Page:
“But by far the biggest impact was the loss of the fresh fish business in Britain, due to logistical delays that reduced the shelf life of our products,” Keohane explained.

“The grant aid we received from the Brexit Seafood Processing Capital Support Scheme has allowed us to invest in innovative processing and packaging technologies, making our business more competitive and environmentally sustainable,” he said.

New machines, including an ingredient mixer, pouch thermoformer packaging machine, salmon portioning machine, and smart grader have “transformed salmon production, helping minimise waste and increase yields”, the company says.

An upgraded enterprise resource planning software is also “giving the business greater control and visibility of its operations”, it says.

“For example, the new pouch thermoformer means we can increase the number of frozen salmon products being processed by around 50 per cent, allowing us to be competitive in the US and German frozen markets,” Keohane continued.

“Our most popular export product in the last 18 months is our infused product range and this innovative technology ensures consistency across that product line.

“The thermoformer unit is also reducing our electricity consumption while the new fillet portioner will help us minimise food waste.”

Keohane Seafoods is a family business run by Michael Keohane and his sons, Colman and Brian.

The family established the business in 2010, and employs 230 people with processing plants in Bantry and Cork city. The company supplies fresh and frozen seafood to the retail and food service markets in Ireland and overseas.

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Irish seafood exporters have received approval under a new registration system required for the vast Chinese market.

A total of 36 Irish food business operators have had registrations renewed under the new system, the Sea-Fisheries Protection Authority (SFPA) has confirmed.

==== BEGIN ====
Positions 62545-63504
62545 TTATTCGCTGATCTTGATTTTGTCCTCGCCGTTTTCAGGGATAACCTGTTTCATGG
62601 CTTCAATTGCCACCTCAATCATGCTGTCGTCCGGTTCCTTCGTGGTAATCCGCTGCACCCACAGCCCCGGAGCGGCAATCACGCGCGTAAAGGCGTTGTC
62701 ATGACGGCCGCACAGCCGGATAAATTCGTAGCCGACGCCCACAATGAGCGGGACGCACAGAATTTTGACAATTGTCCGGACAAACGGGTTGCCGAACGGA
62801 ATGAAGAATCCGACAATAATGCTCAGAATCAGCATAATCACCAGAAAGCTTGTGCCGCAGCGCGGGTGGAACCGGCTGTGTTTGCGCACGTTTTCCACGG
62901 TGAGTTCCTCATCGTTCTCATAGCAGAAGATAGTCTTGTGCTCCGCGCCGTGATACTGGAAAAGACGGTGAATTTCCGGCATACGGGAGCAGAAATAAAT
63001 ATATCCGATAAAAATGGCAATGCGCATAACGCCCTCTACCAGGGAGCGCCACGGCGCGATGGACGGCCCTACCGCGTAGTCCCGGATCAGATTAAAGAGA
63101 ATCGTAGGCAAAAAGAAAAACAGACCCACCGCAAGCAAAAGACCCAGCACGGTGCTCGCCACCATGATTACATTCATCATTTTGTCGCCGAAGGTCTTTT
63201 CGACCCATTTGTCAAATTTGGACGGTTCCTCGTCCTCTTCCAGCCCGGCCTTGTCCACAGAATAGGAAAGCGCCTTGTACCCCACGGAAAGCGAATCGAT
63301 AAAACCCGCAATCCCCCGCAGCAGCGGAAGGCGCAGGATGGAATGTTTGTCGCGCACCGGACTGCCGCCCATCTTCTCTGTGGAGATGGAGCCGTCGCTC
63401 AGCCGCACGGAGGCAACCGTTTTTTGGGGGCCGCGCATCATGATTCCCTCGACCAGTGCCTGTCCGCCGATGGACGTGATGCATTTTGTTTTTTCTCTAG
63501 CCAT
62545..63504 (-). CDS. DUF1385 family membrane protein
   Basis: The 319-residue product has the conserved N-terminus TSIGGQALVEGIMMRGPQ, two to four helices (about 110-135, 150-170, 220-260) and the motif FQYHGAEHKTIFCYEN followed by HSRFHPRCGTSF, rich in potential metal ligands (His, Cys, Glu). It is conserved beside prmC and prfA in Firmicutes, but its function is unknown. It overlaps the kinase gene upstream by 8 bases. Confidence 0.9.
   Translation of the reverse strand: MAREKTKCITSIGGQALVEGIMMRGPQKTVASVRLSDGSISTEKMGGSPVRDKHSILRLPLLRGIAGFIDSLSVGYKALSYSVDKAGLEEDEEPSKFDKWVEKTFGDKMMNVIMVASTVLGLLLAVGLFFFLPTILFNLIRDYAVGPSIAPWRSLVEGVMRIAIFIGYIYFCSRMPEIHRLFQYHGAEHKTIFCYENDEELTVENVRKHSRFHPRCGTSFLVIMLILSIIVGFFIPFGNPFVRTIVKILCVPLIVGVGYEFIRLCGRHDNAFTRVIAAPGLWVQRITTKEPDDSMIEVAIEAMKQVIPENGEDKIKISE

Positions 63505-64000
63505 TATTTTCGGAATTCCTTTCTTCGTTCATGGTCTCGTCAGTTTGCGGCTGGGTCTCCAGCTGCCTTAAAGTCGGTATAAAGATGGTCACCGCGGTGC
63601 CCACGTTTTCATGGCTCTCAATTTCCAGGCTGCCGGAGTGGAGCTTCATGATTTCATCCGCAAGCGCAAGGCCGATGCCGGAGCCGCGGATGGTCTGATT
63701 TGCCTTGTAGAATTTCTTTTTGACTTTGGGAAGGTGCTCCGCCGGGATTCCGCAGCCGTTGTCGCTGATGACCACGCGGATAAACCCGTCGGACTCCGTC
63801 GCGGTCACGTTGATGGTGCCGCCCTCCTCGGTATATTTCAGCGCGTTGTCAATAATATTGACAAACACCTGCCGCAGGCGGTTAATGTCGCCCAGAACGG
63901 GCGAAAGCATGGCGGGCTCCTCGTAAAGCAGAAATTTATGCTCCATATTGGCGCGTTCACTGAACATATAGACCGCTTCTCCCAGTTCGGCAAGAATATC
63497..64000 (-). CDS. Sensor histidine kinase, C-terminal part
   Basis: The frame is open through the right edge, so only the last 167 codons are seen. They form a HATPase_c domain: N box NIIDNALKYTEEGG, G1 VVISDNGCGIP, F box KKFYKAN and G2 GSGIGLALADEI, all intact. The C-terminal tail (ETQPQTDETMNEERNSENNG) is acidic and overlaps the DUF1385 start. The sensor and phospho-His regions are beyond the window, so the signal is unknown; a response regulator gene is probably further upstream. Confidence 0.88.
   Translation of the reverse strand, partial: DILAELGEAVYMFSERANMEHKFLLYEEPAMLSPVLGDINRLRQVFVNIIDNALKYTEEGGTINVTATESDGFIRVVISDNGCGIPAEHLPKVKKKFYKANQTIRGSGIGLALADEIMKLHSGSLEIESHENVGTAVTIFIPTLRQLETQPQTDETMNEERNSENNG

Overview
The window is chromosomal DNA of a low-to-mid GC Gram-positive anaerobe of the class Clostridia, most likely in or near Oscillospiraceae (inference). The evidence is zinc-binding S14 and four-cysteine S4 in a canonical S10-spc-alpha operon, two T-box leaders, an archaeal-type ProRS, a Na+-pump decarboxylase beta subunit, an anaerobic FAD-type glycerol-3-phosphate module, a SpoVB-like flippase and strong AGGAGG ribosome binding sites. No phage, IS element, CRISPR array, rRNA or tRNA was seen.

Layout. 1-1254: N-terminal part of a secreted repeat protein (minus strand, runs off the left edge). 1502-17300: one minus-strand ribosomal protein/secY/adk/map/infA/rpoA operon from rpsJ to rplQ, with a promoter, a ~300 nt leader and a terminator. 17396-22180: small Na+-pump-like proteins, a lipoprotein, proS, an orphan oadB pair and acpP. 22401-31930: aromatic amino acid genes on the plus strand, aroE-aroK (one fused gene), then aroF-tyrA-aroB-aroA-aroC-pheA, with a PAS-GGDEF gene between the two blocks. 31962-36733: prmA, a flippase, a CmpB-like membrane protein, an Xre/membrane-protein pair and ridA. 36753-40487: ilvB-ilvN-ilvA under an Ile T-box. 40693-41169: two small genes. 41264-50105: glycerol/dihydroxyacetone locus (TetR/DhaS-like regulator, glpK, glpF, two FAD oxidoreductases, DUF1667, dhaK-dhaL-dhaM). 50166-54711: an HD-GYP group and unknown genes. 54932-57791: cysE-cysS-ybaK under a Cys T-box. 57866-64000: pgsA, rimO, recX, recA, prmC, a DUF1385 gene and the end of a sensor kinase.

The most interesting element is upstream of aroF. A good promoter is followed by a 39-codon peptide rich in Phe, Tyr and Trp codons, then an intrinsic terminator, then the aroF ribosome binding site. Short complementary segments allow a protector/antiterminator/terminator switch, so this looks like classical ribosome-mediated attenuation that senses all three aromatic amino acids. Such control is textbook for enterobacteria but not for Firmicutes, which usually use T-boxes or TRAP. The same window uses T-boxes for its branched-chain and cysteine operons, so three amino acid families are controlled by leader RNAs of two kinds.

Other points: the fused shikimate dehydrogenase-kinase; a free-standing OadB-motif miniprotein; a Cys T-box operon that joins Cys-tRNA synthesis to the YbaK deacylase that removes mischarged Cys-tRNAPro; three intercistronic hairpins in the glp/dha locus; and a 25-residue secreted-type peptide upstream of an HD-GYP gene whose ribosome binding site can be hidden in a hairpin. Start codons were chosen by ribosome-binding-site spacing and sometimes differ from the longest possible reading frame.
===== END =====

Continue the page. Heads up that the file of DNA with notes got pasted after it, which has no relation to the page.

The changed requirement was introduced last year by the Chinese competent authority, the General Administration of Customs China (GACC), the SFPA says.

It “marked a major change in how export registrations for Irish exporters trading with China are governed” and was a significant challenge, it says.

“The SFPA, in liaison with Department of Foreign Affairs colleagues in Beijing, have been working with the Irish fishing industry over the past six months to ensure as smooth a transition to this new regime as possible,” it says.

This involved “full migration of all Chinese export registration requests to a new GACC online portal”.

The registrations which have been successfully renewed by the 36 seafood businesses are valid until 2028, the SFPA says.

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A new study by Bord Iascaigh Mhara (BIM) - the State agency that supports development of the seafood sector in Ireland - has found that Irish-produced seafood is among the lowest carbon food produced in Ireland. This study provides the Irish seafood sector with access to reliable data for the first time. It identifies areas for targeted strategies to help minimise the carbon emissions associated with seafood production.

The Carbon Footprint Report of the Irish Seafood Sector found that carbon emissions for the sector are just under 400,000 tonnes of CO2 – less than 2% of those produced in other key food sectors. This number includes the emissions for both farmed and wild-caught seafood. Farmed mussels (rope-grown), oysters and wild-caught mackerel in particular, have been shown to have very low carbon emissions.

Caroline Bocquel, BIM Chief Executive Officer, welcomed the newly published report saying it provided scientific evidence that the sector has significantly low levels of greenhouse gas emissions:

“Access to reliable data is crucial to understand which steps of seafood production create the most emissions. Being able to feed people in a healthy, nutritious, and equitable way, without adding to global warming, is key.

This comprehensive study has taken almost two years to complete. Delivering the data required input from industry and other stakeholders. The findings of the report demonstrate how the sector is producing a beneficial , nutritious, and safe food with low environmental impacts.”